26. ^ Connecticut Post, CBS sportscaster, wife testify in Bridgeport
  27. ^ "Jim Nantz on the hook for $916,000 annually in divorce settlement". Chicago Sun Times. November 3, 2009. Archived from the original on March 19, 2014. Retrieved July 17, 2013.
  28. ^ "Jim Nantz Is Getting Married At Pebble Beach Today". Deadspin. June 9, 2012. Retrieved July 17, 2013.
  29. ^ Nantz, Jim (January 7, 2020). "How Jim Nantz built the coolest back-yard par 3". Golf Digest. Retrieved March 3, 2021.
  30. ^ Brown, Larry (March 15, 2014). "Jim Nantz and wife Courtney have baby girl". Larry Brown Sports. Retrieved March 18, 2014.
  31. ^ Terranova, Justin (February 4, 2016). "Son's birth saves Jim Nantz from agonizing Super Bowl decision". Nypost.com. Retrieved December 22, 2021.
  32. ^ Schupak, Adam (February 5, 2020). "The never-before-told story of how Jim Nantz bought his Pebble Beach dream home". Golfweek. Retrieved March 3, 2021.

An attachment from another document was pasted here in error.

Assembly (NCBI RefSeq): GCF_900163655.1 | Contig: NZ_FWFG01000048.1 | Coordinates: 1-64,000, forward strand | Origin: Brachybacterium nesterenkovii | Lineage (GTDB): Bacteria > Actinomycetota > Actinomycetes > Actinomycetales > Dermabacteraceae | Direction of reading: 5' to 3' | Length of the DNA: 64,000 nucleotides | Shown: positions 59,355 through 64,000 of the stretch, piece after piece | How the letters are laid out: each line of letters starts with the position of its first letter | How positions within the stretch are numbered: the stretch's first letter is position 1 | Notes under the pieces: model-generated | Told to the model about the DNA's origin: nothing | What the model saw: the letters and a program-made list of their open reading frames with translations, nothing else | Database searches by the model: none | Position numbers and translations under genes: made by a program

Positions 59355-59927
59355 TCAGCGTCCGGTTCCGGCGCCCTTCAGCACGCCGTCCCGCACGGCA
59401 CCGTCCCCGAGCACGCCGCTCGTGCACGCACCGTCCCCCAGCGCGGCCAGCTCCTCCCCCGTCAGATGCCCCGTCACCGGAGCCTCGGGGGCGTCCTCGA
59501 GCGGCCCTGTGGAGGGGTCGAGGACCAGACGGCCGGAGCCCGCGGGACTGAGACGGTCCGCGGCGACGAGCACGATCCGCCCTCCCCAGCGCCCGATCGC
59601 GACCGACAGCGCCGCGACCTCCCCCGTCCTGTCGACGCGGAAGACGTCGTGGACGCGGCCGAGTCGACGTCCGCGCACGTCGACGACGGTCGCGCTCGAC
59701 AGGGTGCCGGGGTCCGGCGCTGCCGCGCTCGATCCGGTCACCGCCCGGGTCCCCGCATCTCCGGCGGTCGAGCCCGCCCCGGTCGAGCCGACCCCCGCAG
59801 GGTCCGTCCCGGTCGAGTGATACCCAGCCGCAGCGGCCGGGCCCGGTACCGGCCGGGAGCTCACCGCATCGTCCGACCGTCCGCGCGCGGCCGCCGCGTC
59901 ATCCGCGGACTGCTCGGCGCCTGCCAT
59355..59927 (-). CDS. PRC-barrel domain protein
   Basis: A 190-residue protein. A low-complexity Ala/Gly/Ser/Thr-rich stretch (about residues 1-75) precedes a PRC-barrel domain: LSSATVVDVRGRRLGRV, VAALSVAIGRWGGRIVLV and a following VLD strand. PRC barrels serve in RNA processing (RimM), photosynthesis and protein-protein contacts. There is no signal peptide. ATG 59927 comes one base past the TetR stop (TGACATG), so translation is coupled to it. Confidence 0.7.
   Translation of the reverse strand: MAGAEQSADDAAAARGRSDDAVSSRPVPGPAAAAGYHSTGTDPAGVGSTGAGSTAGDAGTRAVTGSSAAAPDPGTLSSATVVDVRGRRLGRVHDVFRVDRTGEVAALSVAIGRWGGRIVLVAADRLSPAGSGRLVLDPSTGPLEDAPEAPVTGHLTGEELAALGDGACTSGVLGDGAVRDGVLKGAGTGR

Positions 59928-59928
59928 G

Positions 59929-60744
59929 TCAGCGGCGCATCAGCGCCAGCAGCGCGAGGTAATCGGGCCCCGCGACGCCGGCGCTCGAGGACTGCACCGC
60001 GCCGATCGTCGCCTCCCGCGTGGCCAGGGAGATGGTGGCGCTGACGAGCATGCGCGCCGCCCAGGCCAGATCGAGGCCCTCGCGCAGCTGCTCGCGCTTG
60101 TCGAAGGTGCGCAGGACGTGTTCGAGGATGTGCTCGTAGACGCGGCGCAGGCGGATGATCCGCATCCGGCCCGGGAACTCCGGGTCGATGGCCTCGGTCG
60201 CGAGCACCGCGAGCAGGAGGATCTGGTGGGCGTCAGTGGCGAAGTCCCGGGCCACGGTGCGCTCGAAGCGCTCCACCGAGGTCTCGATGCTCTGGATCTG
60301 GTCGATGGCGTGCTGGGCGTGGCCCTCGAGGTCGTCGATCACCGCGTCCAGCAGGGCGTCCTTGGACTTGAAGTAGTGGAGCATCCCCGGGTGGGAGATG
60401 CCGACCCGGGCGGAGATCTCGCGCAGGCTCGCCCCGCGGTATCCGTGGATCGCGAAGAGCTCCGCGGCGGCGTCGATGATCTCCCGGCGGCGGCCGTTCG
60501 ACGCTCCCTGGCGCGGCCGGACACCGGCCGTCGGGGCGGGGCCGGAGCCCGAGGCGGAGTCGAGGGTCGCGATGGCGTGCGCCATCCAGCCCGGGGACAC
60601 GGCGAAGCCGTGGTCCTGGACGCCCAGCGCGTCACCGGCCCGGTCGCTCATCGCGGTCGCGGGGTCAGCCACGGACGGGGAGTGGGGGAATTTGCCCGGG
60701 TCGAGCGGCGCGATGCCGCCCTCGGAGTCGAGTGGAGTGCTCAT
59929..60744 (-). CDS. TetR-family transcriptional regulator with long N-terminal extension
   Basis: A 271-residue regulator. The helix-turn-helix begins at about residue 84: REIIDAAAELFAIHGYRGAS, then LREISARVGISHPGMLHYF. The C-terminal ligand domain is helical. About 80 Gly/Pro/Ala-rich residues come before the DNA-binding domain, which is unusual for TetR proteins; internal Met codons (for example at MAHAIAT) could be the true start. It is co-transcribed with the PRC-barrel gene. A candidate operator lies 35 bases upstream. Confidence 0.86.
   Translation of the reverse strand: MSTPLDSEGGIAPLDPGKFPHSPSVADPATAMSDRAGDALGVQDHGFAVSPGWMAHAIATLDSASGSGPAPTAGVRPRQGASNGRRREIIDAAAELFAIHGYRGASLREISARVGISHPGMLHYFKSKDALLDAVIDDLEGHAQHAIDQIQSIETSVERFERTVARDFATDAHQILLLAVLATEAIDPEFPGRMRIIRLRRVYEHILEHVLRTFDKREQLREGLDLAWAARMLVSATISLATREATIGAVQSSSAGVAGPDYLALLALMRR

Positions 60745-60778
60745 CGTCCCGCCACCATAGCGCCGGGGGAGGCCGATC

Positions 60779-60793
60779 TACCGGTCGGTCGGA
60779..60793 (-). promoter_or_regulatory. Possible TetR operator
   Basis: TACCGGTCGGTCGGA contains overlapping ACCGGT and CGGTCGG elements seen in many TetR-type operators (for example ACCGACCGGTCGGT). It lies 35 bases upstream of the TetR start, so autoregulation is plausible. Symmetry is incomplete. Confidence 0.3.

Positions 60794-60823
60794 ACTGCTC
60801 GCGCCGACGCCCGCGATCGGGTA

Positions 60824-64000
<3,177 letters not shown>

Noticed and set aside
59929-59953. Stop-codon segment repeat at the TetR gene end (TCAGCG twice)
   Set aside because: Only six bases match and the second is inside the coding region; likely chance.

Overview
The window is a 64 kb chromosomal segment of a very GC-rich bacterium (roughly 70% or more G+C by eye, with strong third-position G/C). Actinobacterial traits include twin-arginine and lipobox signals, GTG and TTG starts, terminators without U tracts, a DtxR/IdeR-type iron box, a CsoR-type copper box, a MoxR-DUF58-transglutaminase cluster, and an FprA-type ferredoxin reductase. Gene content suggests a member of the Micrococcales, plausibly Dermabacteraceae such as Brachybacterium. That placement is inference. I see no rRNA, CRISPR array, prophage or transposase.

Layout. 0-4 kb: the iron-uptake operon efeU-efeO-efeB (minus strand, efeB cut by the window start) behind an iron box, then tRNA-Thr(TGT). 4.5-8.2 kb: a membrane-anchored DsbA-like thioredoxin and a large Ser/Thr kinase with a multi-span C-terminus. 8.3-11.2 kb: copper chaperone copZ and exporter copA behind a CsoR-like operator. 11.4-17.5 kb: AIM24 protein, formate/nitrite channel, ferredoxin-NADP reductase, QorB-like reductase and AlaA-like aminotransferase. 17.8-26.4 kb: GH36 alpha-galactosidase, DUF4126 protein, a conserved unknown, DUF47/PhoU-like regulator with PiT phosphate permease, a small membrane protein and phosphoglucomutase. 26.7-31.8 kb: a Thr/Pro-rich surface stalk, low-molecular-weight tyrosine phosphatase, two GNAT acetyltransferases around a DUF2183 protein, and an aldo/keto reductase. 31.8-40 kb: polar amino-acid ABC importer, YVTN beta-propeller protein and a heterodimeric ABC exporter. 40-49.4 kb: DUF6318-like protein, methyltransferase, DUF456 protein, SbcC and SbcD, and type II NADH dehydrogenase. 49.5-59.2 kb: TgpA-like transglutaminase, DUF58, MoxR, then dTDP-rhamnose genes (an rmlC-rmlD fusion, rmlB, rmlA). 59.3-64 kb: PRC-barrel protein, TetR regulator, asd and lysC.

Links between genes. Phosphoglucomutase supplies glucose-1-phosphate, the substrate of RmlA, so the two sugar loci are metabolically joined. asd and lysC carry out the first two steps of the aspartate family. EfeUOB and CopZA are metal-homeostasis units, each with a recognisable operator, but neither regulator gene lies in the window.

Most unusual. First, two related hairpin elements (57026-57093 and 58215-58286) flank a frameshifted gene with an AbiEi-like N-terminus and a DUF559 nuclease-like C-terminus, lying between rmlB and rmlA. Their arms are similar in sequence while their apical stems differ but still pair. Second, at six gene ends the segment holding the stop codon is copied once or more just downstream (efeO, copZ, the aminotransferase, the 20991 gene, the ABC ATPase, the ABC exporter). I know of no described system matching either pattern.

33. ^ Dougherty, Jack (February 2, 2021). "Jim Nantz Got a Taste of Patrick Mahomes' Ruthless Competitiveness at His Backyard Golf Hole". Sportscasting.com. Retrieved March 3, 2021.
  34. ^ Jennifer Mayerle "Sports Commentator Jim Nantz has a second calling, wine Archived December 27, 2013, at the Wayback Machine" CBS Atlanta, April 11, 2013
Media offices Preceded byDick Stockton Studio host, College Basketball on CBS 1986–1990 Succeeded byPat O'Brien Preceded byBrent Musburger Play-by-play announcer,NCAA Men's Final Four 19912023 Succeeded byIan Eagle Preceded byGreg Gumbel American television prime time anchor,Winter Olympic Games 1998 Succeeded byBob Costas Preceded byGreg Gumbel The NFL Today host 19982003 Succeeded byGreg Gumbel Preceded byGreg Gumbel Lead play-by-play announcer,The NFL on CBS 2004–present Succeeded byIncumbent Preceded byGreg Gumbel Super Bowl television play-by-play announcer(AFC package carrier) 2007–present Succeeded byIncumbent Preceded byBrad Nessler Thursday Night Football lead play-by-play 20142017,shared with Al Michaels (2016) and Mike Tirico (2017) Succeeded byJoe Buck